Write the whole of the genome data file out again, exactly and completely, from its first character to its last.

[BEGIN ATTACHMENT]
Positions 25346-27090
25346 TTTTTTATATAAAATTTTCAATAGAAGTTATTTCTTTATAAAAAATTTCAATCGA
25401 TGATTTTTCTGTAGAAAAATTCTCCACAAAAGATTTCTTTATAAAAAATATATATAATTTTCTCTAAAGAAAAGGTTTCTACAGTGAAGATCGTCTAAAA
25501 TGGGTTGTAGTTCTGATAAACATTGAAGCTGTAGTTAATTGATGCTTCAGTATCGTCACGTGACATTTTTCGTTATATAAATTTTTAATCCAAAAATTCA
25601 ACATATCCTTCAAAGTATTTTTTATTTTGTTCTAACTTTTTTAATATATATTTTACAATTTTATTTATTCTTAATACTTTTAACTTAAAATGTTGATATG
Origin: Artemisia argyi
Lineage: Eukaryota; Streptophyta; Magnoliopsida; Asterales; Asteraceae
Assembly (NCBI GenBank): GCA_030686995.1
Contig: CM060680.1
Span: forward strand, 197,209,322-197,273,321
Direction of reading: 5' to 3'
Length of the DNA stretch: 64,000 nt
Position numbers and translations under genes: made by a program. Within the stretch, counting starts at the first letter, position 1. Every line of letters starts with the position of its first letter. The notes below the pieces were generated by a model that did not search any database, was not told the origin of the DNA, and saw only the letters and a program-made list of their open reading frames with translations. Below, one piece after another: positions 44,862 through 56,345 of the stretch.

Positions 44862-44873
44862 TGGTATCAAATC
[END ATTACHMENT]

Positions 25346-27090
25346 TTTTTTATATAAAATTTTCAATAGAAGTTATTTCTTTATAAAAAATTTCAATCGA
25401 TGATTTTTCTGTAGAAAAATTCTCCACAAAAGATTTCTTTATAAAAAATATATATAATTTTCTCTAAAGAAAAGGTTTCTACAGTGAAGATCGTCTAAAA
25501 TGGGTTGTAGTTCTGATAAACATTGAAGCTGTAGTTAATTGATGCTTCAGTATCGTCACGTGACATTTTTCGTTATATAAATTTTTAATCCAAAAATTCA
25601 ACATATCCTTCAAAGTATTTTTTATTTTGTTCTAACTTTTTTAATATATATTTTACAATTTTATTTATTCTTAATACTTTTAACTTAAAATGTTGATATG
Origin: Artemisia argyi
Lineage: Eukaryota; Streptophyta; Magnoliopsida; Asterales; Asteraceae
Assembly (NCBI GenBank): GCA_030686995.1
Contig: CM060680.1
Span: forward strand, 197,209,322-197,273,321
Direction of reading: 5' to 3'
Length of the DNA stretch: 64,000 nt
Position numbers and translations under genes: made by a program. Within the stretch, counting starts at the first letter, position 1. Every line of letters starts with the position of its first letter. The notes below the pieces were generated by a model that did not search any database, was not told the origin of the DNA, and saw only the letters and a program-made list of their open reading frames with translations. Below, one piece after another: positions 44,862 through 56,345 of the stretch.

Positions 44862-44873
44862 TGGTATCAAATC